Legal Strategies For 2009 -- Anticipating And Handling Litigation In Our Current Economic Climate

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CCN Client Alert

With the new year beginning and the credit crisis continuing to expand, many businesses are finding themselves confronting legal issues that are novel, unanticipated or simply not seen since the last economic downturn. Using our experience from prior real estate cycles and from addressing the emerging issues specific to this credit crisis, we offer some legal strategies for 2009 that we have used to help our clients better navigate through these new issues.

Lender Failure. As the credit crisis shows, lender failure has ramifications that are far-reaching and sometimes unanticipated. Borrowers are often left in the difficult position of having to address what to do when a lender ceases funding a loan, such as how to complete construction or satisfy obligations to other creditors (including mezzanine and junior lenders). In workout discussions with the lender it is important for the borrower to be mindful of the FDIC’s immunity upon a bank takeover, including a rule of law known as the D’Oench Duhme doctrine, which stands for the proposition that certain obligations of a lender may not be the obligations of the FDIC upon any takeover of a bank by the FDIC.

Defaulting Tenants. A sad consequence of the economic downturn is the increasing number of industrial and commercial tenants failing in their lease obligations, such as a failure to pay rent, maintain adequate insurance coverage and protect the owner against mechanics’ liens for work done on the tenant’s premises. Landlords should be aware of issues relating to acceptance of partial payments of rent as well as drawing down on letters of credit. Ultimately there also may be bankruptcy issues relating to automatic stays and statutory caps on lease payments. These, and issues like them, require deft negotiations and well thought out legal tactics.

Preventing Assets From Disappearing. There is often concern when starting new litigation that the party being sued will not have any assets to satisfy a judgment by the time the case makes its way through the court system. Additionally, plaintiffs want to resolve the dispute immediately and not have to wait several years for justice to prevail in court. There are numerous statutory and self help remedies available early in the litigation to make sure that known assets remain available to satisfy a judgment and, if obtained, will also encourage a defendant to settle the lawsuit early. The remedies include: (i) appointment of a receiver, (ii) recordation of a lis pendens as a lien against real property, (iii) injunctive relief barring or requiring certain acts, (iv) requiring third parties to deposit into court money or property held for the debtor but allegedly belonging to the plaintiff or (v) obtaining a writ of attachment on attachable assets of the debtor until a trial is held.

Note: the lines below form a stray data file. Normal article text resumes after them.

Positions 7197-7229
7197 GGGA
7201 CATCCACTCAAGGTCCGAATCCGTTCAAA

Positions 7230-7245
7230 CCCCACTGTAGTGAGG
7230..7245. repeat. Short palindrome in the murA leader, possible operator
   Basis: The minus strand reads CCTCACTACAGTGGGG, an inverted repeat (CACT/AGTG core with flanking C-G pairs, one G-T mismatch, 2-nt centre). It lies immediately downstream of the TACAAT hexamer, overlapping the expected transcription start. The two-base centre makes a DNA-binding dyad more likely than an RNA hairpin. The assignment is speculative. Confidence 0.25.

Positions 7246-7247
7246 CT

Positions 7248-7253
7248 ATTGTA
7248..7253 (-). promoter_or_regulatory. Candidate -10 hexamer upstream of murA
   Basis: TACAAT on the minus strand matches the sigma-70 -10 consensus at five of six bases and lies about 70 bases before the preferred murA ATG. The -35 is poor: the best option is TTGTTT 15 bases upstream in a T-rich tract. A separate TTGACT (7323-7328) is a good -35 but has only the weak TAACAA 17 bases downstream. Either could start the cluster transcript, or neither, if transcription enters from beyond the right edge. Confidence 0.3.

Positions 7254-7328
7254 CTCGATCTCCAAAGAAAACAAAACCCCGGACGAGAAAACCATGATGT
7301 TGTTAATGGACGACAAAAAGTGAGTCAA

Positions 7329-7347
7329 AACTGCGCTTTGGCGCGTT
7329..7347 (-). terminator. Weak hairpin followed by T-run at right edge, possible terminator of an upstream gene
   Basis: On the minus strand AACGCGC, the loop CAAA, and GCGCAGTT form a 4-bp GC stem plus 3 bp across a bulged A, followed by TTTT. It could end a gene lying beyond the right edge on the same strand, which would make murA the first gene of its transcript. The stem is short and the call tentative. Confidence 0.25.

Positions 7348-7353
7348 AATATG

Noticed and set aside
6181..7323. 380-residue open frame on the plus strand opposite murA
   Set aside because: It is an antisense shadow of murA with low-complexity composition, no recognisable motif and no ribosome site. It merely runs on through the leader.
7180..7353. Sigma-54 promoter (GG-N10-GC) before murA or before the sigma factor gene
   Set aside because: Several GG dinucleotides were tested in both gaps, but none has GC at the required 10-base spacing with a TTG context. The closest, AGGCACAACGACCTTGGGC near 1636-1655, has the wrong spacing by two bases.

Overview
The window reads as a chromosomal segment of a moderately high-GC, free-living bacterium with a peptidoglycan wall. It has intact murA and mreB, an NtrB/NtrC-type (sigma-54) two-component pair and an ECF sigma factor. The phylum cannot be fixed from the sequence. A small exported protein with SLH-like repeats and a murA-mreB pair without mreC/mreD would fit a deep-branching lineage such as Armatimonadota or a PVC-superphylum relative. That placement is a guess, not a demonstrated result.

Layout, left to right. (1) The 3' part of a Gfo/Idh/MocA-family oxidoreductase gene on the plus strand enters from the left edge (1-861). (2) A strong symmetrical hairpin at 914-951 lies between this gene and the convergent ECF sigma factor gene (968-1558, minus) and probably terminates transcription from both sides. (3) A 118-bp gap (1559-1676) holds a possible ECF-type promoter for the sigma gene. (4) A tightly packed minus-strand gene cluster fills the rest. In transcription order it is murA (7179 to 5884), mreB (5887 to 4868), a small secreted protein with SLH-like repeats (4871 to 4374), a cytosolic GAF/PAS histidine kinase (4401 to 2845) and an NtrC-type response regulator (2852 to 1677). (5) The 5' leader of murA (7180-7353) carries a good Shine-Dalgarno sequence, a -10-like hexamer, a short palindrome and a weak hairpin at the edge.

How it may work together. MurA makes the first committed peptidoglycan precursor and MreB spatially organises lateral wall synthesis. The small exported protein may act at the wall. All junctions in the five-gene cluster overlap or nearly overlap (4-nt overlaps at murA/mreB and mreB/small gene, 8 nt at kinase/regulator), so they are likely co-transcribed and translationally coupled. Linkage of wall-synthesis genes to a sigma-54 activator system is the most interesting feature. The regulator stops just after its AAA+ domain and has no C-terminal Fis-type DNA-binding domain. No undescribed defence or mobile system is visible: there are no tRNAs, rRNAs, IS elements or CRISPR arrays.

Bankruptcy. Whether you are the a creditor or debtor, bankruptcy disrupts the best laid plans. For a creditor, a borrower’s bankruptcy can stay enforcement of a debt indefinitely, including pending civil litigation, as the bankruptcy matter proceeds through the bankruptcy courts. For a debtor, bankruptcy can mean trying to reorganize your business within the strictures of bankruptcy law and under the oversight of the bankruptcy court, or if reorganization is not possible, liquidating your business. For certain real estate debtors, the “single asset real estate” (“SARE”) rules apply, imposing additional stringent requirements on the bankrupt judgment debtor.

Foreclosures. The foreclosure process, whether it be through power of sale or judicial order, is a complex path where patient and experienced guidance is needed. A commencement of foreclosure or the threat of a foreclosure is often a prelude to complex loan modification negotiations often in exchange for a limited loan forbearance period during which time the lender will not exercise its rights and remedies for the loan default in exchange for a fee or a release of any claims against the lender by the borrower. We advise careful consideration of all options before either filing a foreclosure or allowing a foreclosure to occur. The issues become particularly thorny for a junior or mezzanine lender.

Single Purpose Entity Issues. With the falling real estate prices and the rapidly increasing number of defaulted loans, lenders with loans to single purpose entities are examining whether they can reach assets of individuals or other entities under the doctrines of alter ego and piercing the corporate veil. Conversely, owners of SPE’s want to protect the integrity of the entity. We believe that with the downturn in the economy the number of challenges to the protections thought to be inherent in SPE’s will only increase.